The Principle Of Seeds

Growing a church is hard. If it wasn’t, more people would undertake this bold, Godly challenge.

There is a temptation in ministry is to find someone’s formula and copy it. The thought is, if it worked in that church, then it will work in mine. This thought can actually be a hindrance to growth.

The church must be versatile –  it takes various types of churches to reach various types of people. What works in Southern California may not work in Virginia.

It’s a basic thought and yet incredibly difficult to work out and accept.

One thing that has helped me is to see the church through the principle of seeds.

There are certain agricultural principles that work almost anywhere – but not every seed produces fruit in every soil. You must know the soil of your church in order to plant seeds that will grow and flourish.

If your church is stuck, plateaued, or declining in attendance, think about the soil of your area. If you don’t know your soil, start there.

When we invest in an unchurched person, we learn about the soil in our area. What are the reasons the unchurched don’t attend our churches? An unchurched person may not be able to tell us how to do a church service, but they give us great insight into the reasons why people don’t cross our thresholds.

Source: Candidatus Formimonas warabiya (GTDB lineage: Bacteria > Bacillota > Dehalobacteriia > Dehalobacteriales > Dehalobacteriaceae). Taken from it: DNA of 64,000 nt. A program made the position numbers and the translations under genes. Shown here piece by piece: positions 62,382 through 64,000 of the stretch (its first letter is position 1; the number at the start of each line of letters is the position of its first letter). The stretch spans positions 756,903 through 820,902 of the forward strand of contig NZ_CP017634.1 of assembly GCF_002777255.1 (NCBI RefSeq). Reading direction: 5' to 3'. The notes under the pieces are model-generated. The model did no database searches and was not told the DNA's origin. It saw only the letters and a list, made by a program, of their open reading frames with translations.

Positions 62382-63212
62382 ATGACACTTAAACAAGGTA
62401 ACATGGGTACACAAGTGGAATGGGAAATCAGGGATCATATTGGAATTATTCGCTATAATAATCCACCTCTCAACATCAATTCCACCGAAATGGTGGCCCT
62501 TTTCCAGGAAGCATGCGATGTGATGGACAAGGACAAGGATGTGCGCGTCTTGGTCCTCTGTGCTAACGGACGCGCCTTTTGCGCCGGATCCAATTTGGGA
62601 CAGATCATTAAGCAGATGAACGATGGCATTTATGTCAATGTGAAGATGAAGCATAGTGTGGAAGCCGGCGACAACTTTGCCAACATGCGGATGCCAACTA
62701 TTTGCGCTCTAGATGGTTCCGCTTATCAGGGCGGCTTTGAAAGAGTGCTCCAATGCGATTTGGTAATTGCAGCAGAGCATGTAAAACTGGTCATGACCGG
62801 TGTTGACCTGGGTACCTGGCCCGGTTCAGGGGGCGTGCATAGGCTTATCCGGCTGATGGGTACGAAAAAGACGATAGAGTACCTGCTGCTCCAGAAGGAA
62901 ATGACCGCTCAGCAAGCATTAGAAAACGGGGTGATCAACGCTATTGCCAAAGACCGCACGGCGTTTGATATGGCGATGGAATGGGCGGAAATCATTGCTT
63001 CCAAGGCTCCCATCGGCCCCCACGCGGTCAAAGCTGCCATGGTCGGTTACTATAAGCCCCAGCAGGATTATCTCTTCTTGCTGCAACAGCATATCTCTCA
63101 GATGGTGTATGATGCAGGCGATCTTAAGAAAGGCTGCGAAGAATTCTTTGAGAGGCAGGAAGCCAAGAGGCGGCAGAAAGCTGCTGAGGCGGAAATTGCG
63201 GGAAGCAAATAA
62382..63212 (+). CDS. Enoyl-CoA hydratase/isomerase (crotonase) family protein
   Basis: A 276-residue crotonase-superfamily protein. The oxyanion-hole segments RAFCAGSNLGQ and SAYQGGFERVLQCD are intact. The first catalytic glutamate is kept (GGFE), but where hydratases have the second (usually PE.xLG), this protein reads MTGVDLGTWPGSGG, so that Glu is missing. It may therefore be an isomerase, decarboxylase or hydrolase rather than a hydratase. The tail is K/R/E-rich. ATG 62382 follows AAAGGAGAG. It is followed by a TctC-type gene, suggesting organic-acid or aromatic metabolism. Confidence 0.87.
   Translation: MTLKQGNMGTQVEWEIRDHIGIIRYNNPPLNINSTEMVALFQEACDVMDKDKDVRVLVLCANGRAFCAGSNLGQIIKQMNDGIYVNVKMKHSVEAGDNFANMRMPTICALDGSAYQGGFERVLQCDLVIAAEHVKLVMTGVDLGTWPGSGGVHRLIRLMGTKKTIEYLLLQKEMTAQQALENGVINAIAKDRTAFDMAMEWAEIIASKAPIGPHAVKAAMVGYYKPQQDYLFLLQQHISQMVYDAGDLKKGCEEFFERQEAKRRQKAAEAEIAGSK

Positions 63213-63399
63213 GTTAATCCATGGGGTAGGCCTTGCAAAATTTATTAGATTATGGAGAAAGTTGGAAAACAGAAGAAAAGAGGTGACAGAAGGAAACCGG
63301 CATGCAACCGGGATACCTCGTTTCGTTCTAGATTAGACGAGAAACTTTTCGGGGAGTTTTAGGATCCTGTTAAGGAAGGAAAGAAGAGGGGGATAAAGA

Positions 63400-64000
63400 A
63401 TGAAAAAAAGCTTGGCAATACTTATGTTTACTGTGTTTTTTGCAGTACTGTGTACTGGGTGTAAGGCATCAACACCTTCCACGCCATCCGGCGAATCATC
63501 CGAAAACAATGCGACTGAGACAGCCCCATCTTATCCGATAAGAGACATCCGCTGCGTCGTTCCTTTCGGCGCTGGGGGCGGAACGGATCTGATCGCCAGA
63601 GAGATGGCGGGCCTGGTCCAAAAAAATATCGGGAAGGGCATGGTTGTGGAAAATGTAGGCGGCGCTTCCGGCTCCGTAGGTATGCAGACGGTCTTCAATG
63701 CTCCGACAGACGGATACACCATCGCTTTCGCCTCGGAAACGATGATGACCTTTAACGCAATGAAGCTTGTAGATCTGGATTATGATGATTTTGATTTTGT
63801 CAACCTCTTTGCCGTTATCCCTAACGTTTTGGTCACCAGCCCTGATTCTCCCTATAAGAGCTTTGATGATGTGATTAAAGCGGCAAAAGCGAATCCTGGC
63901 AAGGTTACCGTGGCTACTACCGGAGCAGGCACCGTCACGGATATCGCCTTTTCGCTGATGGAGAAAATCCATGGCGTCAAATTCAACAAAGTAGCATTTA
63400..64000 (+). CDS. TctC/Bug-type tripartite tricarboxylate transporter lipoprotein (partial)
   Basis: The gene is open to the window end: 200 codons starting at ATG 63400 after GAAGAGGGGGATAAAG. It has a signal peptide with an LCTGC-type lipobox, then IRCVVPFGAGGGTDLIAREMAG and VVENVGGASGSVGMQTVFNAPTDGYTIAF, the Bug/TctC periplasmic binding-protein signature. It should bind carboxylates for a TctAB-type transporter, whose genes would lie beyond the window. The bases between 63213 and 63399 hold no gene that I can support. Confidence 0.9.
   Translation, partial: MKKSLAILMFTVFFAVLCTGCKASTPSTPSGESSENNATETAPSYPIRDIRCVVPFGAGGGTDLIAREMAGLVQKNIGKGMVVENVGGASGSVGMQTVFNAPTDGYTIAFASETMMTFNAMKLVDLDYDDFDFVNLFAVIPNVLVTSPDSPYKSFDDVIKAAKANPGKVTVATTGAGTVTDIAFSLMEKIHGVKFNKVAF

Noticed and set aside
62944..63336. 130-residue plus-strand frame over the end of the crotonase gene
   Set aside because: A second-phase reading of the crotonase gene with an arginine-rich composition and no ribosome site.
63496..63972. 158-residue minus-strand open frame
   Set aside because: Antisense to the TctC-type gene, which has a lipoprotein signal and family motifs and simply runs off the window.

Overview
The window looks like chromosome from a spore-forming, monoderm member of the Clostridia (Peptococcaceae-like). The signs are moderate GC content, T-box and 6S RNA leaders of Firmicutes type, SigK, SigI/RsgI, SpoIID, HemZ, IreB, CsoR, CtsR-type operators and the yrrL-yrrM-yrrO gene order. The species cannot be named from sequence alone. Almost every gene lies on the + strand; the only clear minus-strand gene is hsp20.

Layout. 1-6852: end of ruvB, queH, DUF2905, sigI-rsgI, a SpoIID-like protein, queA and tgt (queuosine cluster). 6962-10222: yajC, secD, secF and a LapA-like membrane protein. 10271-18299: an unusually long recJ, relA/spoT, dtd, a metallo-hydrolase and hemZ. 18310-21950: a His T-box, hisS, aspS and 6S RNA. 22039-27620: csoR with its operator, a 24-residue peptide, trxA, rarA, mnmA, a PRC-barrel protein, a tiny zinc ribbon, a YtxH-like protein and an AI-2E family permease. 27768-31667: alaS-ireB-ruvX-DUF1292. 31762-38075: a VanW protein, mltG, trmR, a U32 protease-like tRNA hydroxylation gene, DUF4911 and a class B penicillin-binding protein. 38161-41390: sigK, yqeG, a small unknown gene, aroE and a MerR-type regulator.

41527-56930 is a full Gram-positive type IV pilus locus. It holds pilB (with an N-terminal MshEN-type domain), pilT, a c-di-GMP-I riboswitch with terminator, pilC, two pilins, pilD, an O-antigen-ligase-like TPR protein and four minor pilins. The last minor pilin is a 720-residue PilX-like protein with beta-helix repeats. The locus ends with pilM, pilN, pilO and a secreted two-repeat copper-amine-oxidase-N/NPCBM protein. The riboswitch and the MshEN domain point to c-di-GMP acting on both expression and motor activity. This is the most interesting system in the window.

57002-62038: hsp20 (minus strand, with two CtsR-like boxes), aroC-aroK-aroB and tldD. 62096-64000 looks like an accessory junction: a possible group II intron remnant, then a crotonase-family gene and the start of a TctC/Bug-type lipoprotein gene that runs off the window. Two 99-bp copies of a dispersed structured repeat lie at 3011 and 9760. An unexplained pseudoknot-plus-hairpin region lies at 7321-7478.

Think about it this way – how noticeable is it when someone from out of town moves to our area? There are certain behaviors and thoughts that often set them apart. They don’t know the area well so it can be easy to identify an outsider who moves in.

We know the area in which we live. In order to impact the soil, we must plant seeds that are right for the spiritual soil of our areas. God grows the seeds, but God uses us to do the planting.

Provide the right seed for the soil and you will see a harvest. Resist this principle and you will work yourself aimlessly and see little fruit.

It sounds simple, but we often stumble with this principle. A few years ago I heard of a great campaign at a church. It was new and exciting. Without too much thought and even less prayer, I launched it at my church. I set up a registration, wrote a personal letter inviting people, and set up a web page for more information. When the registrations started coming in we had more people say “No thank you” then, “Yes.” As soon as I saw this I remembered the soil. My area is not a big business, major city. The idea that worked so well in a large corporate area was adamantly rejected here. It was a tough but meaningful lesson to learn.

It’s easy to get stuck, but you don’t have to stay that way. With planning dedicated to understanding our communities, we can uncover the greatest needs in our areas. Start meeting those needs and you’ll experience the principle of the seeds.



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